"I EXPECT TO BE SETTLED AT MONTICELLO BY THE MIDDLE OF JANUARY": FINE 1793 THOMAS JEFFERSON AUTOGRAPH LETTER SIGNED WHILE SECRETARY OF STATE, MENTIONING MONTICELLO AND THE PURCHASE OF STOCKS, BEAUTIFULLY FRAMED
JEFFERSON, Thomas. Autograph letter signed. Philadelphia, PA: December 8, 1793. One leaf, measures 7-1/2 by 9 inches, written and signed on recto for one page, handsomely matted and framed with large engraved portrait; entire piece measures 30 by 24 inches. $22,500.
Fine Thomas Jefferson signed autograph letter, written near the end of his tenure as Secretary of State, addressed to James Brown, a merchant from Richmond who handled many of Jefferson's financial dealings, including his extensive imports from Europe. The letter records the status of a Mr. Short's endeavor to convert his property into stock, and mentions Monticello, Richmond, and "TM Randolph"—Thomas Mann Randolph, Jr., Jefferson's son-in-law, who was living at Monticello at the time.
The letter reads in full: "I have duly received your favor of Nov. 25. as also a letter from Mr. Hopkins covering certificates of stock of the property of Mr. Short, of the following descriptions and amount, to wit,
From the loan office of Virginia
No. 535. D 1093.89 six per cents
898. D 15,342.18 do.
899. D 7,504.42 deferred
900. D 11,256.63 three per cents
Mr. Hopkins also transmitted me an account of interest received by you from Mr. Short amounting to D2,221.09. Being uninformed of the transactions between yourself and Mr. Short, I am unable to judge whether that sum or any part of it stands as a balance with you in his favor, or has been absorbed by corresponding sums to his debet. Mr. Short's desire being to convert all his sums of interest as fast as they arise into principal stock, I have only to observe that any balance which may remain in your hands if paid at your convenience, shall be converted according to the desires of Mr. Short.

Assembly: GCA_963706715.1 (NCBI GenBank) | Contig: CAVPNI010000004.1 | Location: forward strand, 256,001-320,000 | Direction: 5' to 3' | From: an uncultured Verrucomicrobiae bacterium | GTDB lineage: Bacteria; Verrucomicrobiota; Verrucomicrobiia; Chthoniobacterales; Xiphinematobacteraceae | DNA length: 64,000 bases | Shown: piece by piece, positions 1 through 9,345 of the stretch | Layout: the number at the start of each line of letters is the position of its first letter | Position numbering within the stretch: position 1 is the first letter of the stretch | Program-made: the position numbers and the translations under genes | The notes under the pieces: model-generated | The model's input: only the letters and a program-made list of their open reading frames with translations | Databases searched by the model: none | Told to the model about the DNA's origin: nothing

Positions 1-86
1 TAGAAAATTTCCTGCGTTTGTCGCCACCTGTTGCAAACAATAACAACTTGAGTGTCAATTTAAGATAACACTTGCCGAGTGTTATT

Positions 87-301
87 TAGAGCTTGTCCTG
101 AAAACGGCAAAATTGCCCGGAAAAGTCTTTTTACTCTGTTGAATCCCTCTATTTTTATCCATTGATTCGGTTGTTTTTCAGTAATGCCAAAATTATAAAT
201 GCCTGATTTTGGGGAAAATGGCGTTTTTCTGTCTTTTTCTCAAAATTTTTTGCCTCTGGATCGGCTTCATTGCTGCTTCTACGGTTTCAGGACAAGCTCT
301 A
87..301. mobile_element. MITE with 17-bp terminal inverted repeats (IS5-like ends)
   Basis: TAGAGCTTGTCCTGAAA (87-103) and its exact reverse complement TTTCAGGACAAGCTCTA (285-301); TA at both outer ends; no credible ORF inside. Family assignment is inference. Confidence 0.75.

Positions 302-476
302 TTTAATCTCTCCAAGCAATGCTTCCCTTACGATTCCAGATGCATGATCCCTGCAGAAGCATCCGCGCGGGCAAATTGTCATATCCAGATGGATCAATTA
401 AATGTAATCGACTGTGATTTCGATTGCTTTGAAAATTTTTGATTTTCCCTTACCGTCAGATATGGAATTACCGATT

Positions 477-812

I thank you for your interesting yourself for me with Mr. Hague & Lister. I had left it in charge with Mr. TM Randolph to have my furniture removed. I expect to be settled at Monticello by the middle of January, and shall take the earliest opportunity of going to Richmond to see about several matters which my business here has obliged me too much to neglect. I am with great esteem Dear Sir, your friend & servt, Th: Jefferson."
"Early in January, 1794, the former Secretary of State left Philadelphia—for good, as he believed… He commonly used the letter D [when writing dollar amounts, as in the present letter], through which he was beginning to run horizontal lines after the analogy of the symbol for the British pound… At Fredericksburg, by prearrangement, he was met by horses of his own, brought by his servant Bob, and after a pause there, he proceeded to Monticello, arriving on January 16. He had escaped to the hills and finally come home to the red-clay country… He expected to do little further traveling. Soon he was to write: 'The length of my tether is now fixed for life between Monticello and Richmond.' The prophecy was accurate for three years anyway" (Malone, Jefferson and the Ordeal of Liberty, 167-68).
Lightly age-toned, faint fold lines, signature bold and clear. A fine Jefferson autograph letter, handsomely framed.